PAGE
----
Telecommunication technology has significantly changed the communication landscape for persons who are deaf or hard of hearing. For more than 40 years, text telephones (TTY) and amplified phones were their only options. Today, videophones, Smartphones, and instant messaging most often replace the TTY as preferred communication tools.
With technology seemingly always one step ahead of us, it’s easy to confuse the various telecommunication services used to visually connect hearing and deaf/hard of hearing individuals wishing to communicate with each other. There are three primary telecommunication services in use today: 1) video relay service (VRS); 2) TTY relay service (TRS); and 3) video relay interpreting (VRI). VRS and TRS are free programs regulated by the FCC, while VRI is a fee-based service that satisfies the communication-related mandates of the ADA.
Institutions are increasingly turning toward a variety of distance education technologies to provide educational opportunities for students in a variety of settings. Over a two-day period, this webcast included 9 separate presentations by professionals experienced in utilizing a variety of popular online media. The presentations focused on innovative ways to ensure access for a diverse group of students, especially those students with hearing loss.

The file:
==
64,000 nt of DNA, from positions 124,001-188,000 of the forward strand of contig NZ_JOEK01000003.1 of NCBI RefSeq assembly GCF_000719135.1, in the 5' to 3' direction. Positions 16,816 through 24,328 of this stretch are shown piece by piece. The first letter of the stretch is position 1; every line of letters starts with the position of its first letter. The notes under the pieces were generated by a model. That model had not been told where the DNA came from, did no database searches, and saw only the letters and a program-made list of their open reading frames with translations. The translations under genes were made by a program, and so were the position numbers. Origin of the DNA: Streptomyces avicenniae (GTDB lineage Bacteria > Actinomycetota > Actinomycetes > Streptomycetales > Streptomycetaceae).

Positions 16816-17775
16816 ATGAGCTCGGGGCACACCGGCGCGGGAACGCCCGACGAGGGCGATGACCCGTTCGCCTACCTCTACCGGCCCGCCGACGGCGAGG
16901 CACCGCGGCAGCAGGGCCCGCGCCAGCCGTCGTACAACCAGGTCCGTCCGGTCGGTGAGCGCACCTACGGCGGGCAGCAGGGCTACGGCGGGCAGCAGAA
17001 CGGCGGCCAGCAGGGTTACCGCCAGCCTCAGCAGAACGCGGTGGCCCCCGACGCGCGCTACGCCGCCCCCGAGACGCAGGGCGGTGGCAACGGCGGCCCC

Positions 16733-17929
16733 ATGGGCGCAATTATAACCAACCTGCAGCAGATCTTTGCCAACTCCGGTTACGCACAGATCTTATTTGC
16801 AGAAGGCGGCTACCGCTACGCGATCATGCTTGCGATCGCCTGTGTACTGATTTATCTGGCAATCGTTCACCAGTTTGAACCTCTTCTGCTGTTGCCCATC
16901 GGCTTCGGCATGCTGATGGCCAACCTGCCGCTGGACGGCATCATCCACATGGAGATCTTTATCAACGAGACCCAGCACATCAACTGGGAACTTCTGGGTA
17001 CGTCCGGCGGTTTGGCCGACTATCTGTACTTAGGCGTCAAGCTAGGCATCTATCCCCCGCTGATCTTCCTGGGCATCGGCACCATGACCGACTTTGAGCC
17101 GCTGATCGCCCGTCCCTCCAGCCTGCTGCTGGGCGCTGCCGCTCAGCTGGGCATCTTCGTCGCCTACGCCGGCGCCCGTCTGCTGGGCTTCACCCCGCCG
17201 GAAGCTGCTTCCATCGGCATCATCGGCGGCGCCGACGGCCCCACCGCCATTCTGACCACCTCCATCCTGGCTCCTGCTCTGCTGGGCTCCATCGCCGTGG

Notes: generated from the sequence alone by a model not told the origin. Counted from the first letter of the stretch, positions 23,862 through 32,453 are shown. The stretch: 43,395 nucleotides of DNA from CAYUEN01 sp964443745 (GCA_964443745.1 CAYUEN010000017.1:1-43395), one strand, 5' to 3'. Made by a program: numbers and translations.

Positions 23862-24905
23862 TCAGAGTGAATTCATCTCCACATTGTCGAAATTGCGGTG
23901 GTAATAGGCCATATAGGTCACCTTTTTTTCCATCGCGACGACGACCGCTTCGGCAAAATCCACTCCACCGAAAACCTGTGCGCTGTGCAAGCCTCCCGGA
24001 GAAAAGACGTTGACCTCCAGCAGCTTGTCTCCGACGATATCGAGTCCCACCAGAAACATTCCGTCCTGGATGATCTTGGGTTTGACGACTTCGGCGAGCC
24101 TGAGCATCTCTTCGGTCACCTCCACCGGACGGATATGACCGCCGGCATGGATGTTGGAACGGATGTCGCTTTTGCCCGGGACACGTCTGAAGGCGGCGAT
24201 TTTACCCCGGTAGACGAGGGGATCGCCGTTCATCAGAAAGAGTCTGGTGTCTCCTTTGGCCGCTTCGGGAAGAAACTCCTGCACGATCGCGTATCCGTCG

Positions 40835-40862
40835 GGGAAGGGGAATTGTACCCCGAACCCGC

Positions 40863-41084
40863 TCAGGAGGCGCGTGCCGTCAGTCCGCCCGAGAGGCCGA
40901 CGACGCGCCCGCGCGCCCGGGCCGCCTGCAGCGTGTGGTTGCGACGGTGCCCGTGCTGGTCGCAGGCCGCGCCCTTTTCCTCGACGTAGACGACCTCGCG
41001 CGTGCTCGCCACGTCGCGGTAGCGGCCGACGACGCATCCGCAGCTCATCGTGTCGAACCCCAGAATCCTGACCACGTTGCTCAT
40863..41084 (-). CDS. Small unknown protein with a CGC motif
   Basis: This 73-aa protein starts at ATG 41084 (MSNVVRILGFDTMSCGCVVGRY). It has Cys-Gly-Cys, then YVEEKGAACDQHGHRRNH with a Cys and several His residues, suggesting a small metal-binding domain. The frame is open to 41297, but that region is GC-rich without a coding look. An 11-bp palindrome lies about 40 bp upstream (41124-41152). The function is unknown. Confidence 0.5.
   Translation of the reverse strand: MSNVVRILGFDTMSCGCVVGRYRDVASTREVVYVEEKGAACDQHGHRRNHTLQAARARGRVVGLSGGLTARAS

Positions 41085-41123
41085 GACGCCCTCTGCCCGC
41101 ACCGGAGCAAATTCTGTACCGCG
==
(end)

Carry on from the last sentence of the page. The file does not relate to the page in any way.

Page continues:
Newsletter article that describes mobile phone applications that can translate voice messages into text, support video chat, and save conversations or notes to view later.
Find out more about hearing aids, cochlear implants, assistive listening devices, alerting devices, telecommunications options and more.
This guide provides information and resources to utilize videoconferencing to set up professional development activities.
An incoming student with a hearing loss is enrolled in an allied health program and will need to use a stethoscope. Who is responsible for purchasing the amplified stethoscope, and how will the instructor know that the student is accurately reporting information and describing sounds?